It can ruin your credit. And that's just the beginning
When Jessica Grant and her husband went to the bank in December to refinance their home, they thought it would be routine. After all, the couple, who live in Sun Prairie, Wis., were refinancing with their existing mortgage lender, and they prided themselves on their credit history. So it was quite a shock when the bank officer turned them down, pointing to their credit report, which listed numerous accounts in arrears.
It turns out that a woman in Texas had applied for credit 19 times using Grant's name and Social Security number. In all, she had made purchases totaling $60,000, leaving a trail of unpaid debt that Grant is desperately trying to prove is not hers: a $25,000 loan for a mobile home, two car loans, credit card bills, and charges for a cellular phone and other services. "She torched my credit to the point where even she was denied," says Grant.
Grant is a victim of a crime of the '90s: identity theft. It happens when one individual uses another's personal identification--name, address, Social Security number, date of birth, mother's maiden name--to take over or open new credit card and bank accounts, apply for car and house loans, lease cars and apartments, even take out insurance. The perpetrators don't make the payments, and the victim is left to deal with the damage--calls from collection agencies and creditors, the endless paperwork that results from trying to expunge fraudulent accounts from a credit record, the agony of waiting to see if more phony accounts pop up. Meanwhile, the proliferation of black marks on a credit report can be devastating. Victims of identity theft are often unable to get loans; some run into trouble applying for a job. A few have even been arrested after the thief committed a crime in the victim's name.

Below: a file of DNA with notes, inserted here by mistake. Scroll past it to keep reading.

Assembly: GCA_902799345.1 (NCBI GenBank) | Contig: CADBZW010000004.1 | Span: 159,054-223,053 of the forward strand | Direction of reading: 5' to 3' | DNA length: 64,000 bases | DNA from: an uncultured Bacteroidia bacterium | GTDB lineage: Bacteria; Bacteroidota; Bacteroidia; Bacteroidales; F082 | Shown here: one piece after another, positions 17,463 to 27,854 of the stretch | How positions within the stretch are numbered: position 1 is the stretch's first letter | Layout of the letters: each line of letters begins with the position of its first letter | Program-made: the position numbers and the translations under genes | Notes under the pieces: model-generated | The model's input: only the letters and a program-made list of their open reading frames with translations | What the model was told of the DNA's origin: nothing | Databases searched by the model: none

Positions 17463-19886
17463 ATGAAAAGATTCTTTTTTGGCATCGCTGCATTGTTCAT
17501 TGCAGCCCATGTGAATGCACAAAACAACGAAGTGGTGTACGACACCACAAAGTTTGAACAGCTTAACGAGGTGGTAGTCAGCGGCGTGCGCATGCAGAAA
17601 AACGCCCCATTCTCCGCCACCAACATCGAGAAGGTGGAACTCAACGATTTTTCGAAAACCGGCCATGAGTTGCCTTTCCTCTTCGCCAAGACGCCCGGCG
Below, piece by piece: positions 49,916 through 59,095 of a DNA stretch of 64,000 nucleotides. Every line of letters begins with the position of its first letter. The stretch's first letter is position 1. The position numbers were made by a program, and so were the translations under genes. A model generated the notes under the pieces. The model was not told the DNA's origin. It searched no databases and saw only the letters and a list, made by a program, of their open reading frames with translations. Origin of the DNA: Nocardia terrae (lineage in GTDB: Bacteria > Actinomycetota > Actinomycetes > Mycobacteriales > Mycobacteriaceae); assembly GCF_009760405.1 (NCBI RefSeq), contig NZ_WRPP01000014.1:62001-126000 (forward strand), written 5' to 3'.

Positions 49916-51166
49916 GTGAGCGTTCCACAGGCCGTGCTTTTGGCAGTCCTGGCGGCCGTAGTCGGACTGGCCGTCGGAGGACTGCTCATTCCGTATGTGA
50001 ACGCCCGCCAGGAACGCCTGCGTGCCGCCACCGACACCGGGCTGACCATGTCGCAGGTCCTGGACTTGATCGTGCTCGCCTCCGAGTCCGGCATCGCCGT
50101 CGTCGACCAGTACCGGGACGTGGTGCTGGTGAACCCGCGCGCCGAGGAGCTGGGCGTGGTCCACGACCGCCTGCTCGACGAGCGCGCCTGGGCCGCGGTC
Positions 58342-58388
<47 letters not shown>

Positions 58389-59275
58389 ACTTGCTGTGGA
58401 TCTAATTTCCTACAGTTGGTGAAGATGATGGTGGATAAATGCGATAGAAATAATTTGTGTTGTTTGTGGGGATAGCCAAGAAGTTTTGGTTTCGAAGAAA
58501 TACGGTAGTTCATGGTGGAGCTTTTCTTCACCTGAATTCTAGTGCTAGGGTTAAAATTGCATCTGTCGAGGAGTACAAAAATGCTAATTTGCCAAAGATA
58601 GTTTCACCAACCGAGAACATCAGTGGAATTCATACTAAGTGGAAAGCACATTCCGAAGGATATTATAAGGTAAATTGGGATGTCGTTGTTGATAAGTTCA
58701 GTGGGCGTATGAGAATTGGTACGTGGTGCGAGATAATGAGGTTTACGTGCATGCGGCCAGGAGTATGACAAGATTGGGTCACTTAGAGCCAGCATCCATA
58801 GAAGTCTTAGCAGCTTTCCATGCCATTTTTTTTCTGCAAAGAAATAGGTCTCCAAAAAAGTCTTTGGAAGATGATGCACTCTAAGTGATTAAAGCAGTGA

Many identity thieves use stolen personal information to obtain driver's licenses, birth certificates, and professional licenses, making it easier to get credit. Most victims don't even know how the criminals pulled it off; data have been stolen from desk drawers in the workplace, mailboxes, job application forms, and the Internet. False identification cloaks a thief in anonymity, and the impostor can often use the alias for a prolonged period of time; thieves typically have the bills sent to an address that is not the victim's, concealing the scheme for months, even years. Most victims aren't aware that their credit has taken a nose-dive until, like Grant, they apply for credit themselves or receive a call from a bill collector.
Proof positive. In the '80s, criminals who wanted free plastic simply made up counterfeit credit cards with the correct number of digits. To thwart them, the industry instituted sophisticated security measures involving holograms and algorithms. Now criminals are taking advantage of what some see as the weakest link in the credit system: personal identity. "There is nothing in the system that demands proof that I am the person I say I am," says James Bauer, deputy assistant director of the U.S. Secret Service's Office of Investigations, which has jurisdiction over credit fraud and false documents. "Our personal identifiers are now, more than ever, a valuable commodity to criminals."